A: Yes, definitely. I think there's a big Arabic community and it's growing. It's not huge, but it's considerable in Vermont. There are immigrants, there are refugees.

Arabic is a hot topic and it's very relevant, it's always on the news, and to teach it in high school, it's like opening a new world for our American high schoolers.

There are a lot of misconceptions and stereotypes and just learning the language plus culture, it's a great opportunity.

Yara Hanna

Yara Hanna at Moussa Palace in Shouf region of Lebanon. 

Q: What was the process of learning English as a native French and Arabic speaker like?

A: Well, I love languages. I've always been good at them, but of course, learning a third language is a little different.

I started in middle school like Colchester students start French and Spanish. The classes were not as frequent as your language classes in middle school — for me it was once a week.

I loved it and I took it very seriously. I think maybe my classmates didn't care much for it, and they didn't pay attention. They didn't get much out of the class, but for me, I really paid attention because we were exposed to movies and to American cartoons. We would watch a movie with subtitles.

Q: How long did it take you to become totally fluent in English?

A: When I came to the States, I could speak English right away, but maybe I wasn't this fast or this fluent. I spoke it maybe more hesitantly, with an even heavier accent, if you can imagine! But I just kept getting better. That’s just how languages are.

It was the little phrases, little expressions that are used on a daily basis and the speed with which people spoke that was very challenging when I first came.

Maybe that’s why I'm so compassionate with my students, because I know how it is. I’ve been in their shoes, learning a totally new language.

Q: What are some tips you’d give to someone trying to learn Arabic as a second language?

A: First of all, do not be intimidated. It may look intimidating, but it has some simple elements that are not present in other languages, like the fact that it is phonetic. That means the way you hear it, is the way you spell it or write it.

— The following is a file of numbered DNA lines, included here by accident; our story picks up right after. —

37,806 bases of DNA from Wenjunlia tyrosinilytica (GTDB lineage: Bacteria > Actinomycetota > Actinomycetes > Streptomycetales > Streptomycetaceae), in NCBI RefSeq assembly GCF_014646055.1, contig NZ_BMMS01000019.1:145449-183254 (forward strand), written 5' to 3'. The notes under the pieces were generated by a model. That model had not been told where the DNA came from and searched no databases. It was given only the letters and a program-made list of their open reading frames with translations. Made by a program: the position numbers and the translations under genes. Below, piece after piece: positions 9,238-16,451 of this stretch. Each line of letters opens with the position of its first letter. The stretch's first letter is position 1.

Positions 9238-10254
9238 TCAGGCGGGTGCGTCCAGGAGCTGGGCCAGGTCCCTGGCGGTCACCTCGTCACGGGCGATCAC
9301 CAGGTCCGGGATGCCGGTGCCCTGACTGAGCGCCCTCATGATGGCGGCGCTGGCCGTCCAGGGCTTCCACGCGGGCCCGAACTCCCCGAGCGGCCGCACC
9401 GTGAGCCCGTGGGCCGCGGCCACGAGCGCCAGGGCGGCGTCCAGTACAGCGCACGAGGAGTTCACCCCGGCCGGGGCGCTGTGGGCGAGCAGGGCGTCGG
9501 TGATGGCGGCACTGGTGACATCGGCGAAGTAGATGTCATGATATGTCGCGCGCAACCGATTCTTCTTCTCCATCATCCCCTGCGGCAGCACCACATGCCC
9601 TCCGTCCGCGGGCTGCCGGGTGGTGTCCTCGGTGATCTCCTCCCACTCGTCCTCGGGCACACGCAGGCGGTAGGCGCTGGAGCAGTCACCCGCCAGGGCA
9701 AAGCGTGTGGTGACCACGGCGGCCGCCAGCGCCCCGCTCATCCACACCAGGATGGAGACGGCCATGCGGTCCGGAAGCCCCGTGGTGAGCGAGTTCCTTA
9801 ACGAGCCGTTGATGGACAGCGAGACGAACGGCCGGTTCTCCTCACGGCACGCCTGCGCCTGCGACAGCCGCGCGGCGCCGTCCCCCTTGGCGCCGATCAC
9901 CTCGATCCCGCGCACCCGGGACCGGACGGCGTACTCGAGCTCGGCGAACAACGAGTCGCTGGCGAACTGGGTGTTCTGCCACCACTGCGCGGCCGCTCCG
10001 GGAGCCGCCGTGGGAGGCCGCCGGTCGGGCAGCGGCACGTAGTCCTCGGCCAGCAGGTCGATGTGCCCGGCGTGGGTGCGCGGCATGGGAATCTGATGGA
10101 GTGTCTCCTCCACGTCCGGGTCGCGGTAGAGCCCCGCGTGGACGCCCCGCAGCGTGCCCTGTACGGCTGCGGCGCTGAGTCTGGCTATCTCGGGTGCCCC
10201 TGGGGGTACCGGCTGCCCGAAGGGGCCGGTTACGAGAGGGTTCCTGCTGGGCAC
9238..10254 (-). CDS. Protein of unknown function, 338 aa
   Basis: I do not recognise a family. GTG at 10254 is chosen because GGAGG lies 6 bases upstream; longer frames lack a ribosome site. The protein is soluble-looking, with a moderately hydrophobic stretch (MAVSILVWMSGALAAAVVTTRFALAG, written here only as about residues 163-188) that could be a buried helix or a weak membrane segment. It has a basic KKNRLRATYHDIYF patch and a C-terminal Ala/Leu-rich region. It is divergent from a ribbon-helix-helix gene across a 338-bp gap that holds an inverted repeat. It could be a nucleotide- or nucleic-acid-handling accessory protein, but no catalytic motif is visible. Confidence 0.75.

I can compare to you between French and Arabic. In French, for instance, when you have “au.” It's “a,” or when you have “ph” it's “f.” There is no confusion in Arabic. An “f” is an “f.”

Be patient, come with an open mind and ready to practice.

Q: If you talked to someone who was considering learning Arabic but they weren’t sure, what would you say to convince them?

A: First of all, I would tell them that on your college application, it looks awesome. Arabic is a little bit unique, and that shows how committed you are to trying to be a global citizen.

The other point is that you would be able to communicate with over 200 million people who speak it as a first language. Chances are, if you get on a plane, you're going to be able to do the introduction sentences with at least one person on the plane, who speaks Arabic.

There are also a lot of work opportunities for Americans in the Arabic speaking world — the United Arab Emirates, Saudi Arabia, Qatar, in all those oil rich countries.

When you learn a language, you are learning not just the language but a whole culture. There are more than 27 countries who speak the language. In class, we talk about their dialect, their food and music. How do they view women? What are their family values? And we cook in the class, we cook, we dance. We apply what we learn to our lives.